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Chris Goodwin

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Everything posted by Chris Goodwin

  1. Just to get terminology settled: Combined Attack is what in 5th edition was called Multiple Power Attack, where you can "stack" multiple Powers into a single attack, based on the idea that you can activate any number of Powers at once, even if those are attack powers, and throw them with one attack roll. Multiple Attack is now the umbrella term for what in previous editions was Multiple Move-By, Sweep, Rapid Fire, and so on, plus Combined Attack. In 6th edition, they're both under the Multiple Attack umbrella. Notable features about this are: It has a yellow warning symbol The GM can feel free to limit it to 2-3 attacks "The GM can forbid any use of Multiple Attack if he feels the proposed attack defies common or dramatic sense, would cause game balance problems, involves incompatible Power Modifiers or special effects, or the like." (6e2 p. 73) "The GM may rule that characters cannot use Multiple Attack with some powers or weapons — such as slings, crossbows, and some spells." (6e2 p. 75) Combined Attack stacks multiple Powers into a single attack against a single target with single Attack Roll. It specifies that a Multiple Attack can be made with a Combined Attack at the usual penalties for doing so. It's 6e2 pages 73-78, for the full section.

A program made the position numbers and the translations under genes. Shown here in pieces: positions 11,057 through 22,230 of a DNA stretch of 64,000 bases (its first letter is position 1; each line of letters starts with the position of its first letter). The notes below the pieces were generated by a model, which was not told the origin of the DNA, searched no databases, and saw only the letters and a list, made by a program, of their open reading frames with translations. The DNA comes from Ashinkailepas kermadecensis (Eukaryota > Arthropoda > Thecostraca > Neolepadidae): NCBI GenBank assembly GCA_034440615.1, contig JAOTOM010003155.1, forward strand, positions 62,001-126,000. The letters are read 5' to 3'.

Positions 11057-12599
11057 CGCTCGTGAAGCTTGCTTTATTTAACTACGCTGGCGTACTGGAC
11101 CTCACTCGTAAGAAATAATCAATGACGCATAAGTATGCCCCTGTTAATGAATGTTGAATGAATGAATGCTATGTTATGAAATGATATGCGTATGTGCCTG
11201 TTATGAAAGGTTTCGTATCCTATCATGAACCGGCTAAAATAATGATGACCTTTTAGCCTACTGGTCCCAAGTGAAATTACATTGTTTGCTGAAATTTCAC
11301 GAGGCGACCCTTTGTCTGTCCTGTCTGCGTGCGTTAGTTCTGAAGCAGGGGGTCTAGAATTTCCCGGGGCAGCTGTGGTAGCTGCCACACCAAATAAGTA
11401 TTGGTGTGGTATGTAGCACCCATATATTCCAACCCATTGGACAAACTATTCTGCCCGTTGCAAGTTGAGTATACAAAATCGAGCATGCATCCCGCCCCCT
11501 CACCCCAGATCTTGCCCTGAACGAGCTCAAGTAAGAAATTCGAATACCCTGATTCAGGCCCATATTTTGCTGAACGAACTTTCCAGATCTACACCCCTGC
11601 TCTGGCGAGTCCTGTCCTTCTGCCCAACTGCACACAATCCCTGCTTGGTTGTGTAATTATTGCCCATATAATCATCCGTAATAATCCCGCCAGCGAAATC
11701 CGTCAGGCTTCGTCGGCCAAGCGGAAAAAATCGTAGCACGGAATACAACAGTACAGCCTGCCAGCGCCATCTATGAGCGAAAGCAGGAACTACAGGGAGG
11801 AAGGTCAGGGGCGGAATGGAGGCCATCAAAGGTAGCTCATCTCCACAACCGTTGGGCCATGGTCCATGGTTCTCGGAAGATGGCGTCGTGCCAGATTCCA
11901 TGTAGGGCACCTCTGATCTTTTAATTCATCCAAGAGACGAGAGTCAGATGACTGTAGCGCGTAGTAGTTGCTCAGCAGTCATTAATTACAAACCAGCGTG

2. In that case, why do we bother with Mental Combat Value at all? We could just have everyone buy OCV and DCV, with "only vs." or "not vs." Mental Powers, as appropriate. OCV and DCV represent nothing more than a character's ability to fight in the physical realm: weapons, fists, non-Mental Powers. MCV represents a character's ability to fight with and against Mental Powers. Arcane Combat Value should therefore represent a character's ability to fight with and against magic. We don't tie OCV and DCV to DEX in 6th edition, and we don't tie MCV to EGO. We can now apply whatever special effects to those that we want, and the GM will accept. My fighter type can have high DEX and high OCV, or high STR, moderate to low DEX, and high OCV. We can likewise have characters with high EGO and unmodified or reduced OMCV and DMCV, or low EGO and high MCV. What does ACV represent? A character's ability to fight with and against magic, nothing more and nothing less.